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After loads of googling and still not being able to solve the problem, i have to trouble you guys again. http://goo.gl/Ibcdp If you look on the top right side, you will notice a search box. It has a nice little animation effect that runs on focus. The full script is here: http://goo.gl/VFBuk

Now I want the 2 animation events(shrinking the other menu items(i am using two classes, a normal one, and an item_selected class rendered server side) and enlarging the width of the search container div(#the_search_field) to run perfectly simultaneous. If you look close, you will notice how there is a tiny gap created for a few seconds in between the last two items.

This is because there is a delay between animations..also, in firefox this brakes down even further and because of that delay, the sum of widths of menu items exceeds the total width of the container and overflows it, which causes everything to break for a split second. Thanks for all your help!

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Something is wrong, check in Firefox. It gets all messed up. –  elclanrs Mar 15 '12 at 20:24
    
use css animations and transitions! –  Jason Mar 15 '12 at 20:24
    
You have 89 Errors, 8 warnings in that page. I'm sure some of them can be ignored but it'll put you in the right path validator.w3.org/… –  elclanrs Mar 15 '12 at 20:28
    
If I could make a suggestion, it would be to remove the CSS width values on the first menu item - the home button, and remove the differenece in width only from the home button. –  Ohgodwhy Mar 15 '12 at 20:29

2 Answers 2

up vote 0 down vote accepted

Check out this demo page:

http://ejohn.org/files/sync

view the page source to see how it's done with the 'step' function.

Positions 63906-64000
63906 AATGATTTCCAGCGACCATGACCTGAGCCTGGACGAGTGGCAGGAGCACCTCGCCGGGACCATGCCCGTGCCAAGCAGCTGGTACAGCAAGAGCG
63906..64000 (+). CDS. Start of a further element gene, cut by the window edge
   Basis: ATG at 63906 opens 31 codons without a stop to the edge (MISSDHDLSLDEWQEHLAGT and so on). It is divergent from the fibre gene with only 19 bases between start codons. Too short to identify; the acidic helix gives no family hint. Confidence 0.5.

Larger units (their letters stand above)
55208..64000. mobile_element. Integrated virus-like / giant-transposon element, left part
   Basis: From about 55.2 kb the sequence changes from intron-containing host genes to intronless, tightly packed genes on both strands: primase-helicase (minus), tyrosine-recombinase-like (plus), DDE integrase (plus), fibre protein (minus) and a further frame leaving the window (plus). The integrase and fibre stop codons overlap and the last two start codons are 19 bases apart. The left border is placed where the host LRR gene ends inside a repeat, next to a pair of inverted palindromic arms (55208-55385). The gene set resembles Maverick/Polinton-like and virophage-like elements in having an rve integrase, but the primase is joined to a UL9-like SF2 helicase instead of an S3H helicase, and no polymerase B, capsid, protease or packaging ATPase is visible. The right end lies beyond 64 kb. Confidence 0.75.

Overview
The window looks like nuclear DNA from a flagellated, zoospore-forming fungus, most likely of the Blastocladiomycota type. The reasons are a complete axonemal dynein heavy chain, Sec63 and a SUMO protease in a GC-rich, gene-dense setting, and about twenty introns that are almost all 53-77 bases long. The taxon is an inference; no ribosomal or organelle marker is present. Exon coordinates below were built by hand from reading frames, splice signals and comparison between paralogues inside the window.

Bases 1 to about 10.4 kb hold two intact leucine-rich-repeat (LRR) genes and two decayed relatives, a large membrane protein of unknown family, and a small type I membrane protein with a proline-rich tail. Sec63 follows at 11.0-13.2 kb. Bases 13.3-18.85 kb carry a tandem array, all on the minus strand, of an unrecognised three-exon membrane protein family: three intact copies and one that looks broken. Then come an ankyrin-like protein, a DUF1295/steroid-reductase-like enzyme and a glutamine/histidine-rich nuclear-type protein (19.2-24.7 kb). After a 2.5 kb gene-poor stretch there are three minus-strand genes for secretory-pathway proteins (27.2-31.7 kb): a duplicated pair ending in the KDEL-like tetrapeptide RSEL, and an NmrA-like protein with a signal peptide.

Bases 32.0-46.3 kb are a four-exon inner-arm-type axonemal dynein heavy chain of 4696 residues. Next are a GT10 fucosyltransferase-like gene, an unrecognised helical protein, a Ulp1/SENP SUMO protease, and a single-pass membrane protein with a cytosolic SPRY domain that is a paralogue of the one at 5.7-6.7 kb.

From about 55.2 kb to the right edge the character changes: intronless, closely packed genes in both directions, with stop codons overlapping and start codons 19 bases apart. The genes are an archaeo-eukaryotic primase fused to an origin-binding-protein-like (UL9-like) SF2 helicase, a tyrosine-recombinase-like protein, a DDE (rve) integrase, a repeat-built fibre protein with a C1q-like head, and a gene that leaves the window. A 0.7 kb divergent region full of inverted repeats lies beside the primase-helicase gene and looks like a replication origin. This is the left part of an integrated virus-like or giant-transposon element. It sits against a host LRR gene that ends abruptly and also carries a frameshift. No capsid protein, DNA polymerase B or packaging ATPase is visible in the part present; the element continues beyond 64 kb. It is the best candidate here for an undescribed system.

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thanks I will use the idea and edit it to suit my own needs. Cheers for that, hopefully it will work like a charm. –  user1189402 Mar 15 '12 at 20:35

Well, to fix the completely broken firefox issue, make #main_menu overflow: hidden. This will prevent the flow from breaking when the items are a bit too long.

As for the gap, this is a result of the fact that computation takes real time. The animations will always lead or lag each other by a bit, simply because the animation function call gets called later. You could reduce how noticeable this is by animating them together, but you would have to write a custom timeout/step function to do this. Using 2 different jQuery calls means that you have the overhead of jQuery switching between each animation queue and updating the DOM elements. This takes time.

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Hey...good post. I just wanted to elaborate further. the 'side-effect' that he's talking about isn't a side effect, it's the exact time it takes to calculate the algorithim in place to determine the distance between the start and the finish, and the amount the offset.top and offset.left have to change, and how many times they must change. The exact time this takes varies from 2ms to 22ms to calculate this function depending on the processing power of the server. When we want to makeup for this, we use 17ms as the timeout to compensate (should really never do that, though) –  Ohgodwhy Mar 15 '12 at 20:35
    
I guess "a result of" would have been better wording than "a side-effect of". But yes, computation takes time... people tend to forget that. –  Jeff B Mar 15 '12 at 20:38
    
I meant to include the function name so people could look and test for themselves! I can be an idiot. This breaks it down really well -> cdmckay.org/blog/2010/03/01/… –  Ohgodwhy Mar 15 '12 at 20:39
    
hello captain obvious times 2:) –  user1189402 Mar 15 '12 at 21:06

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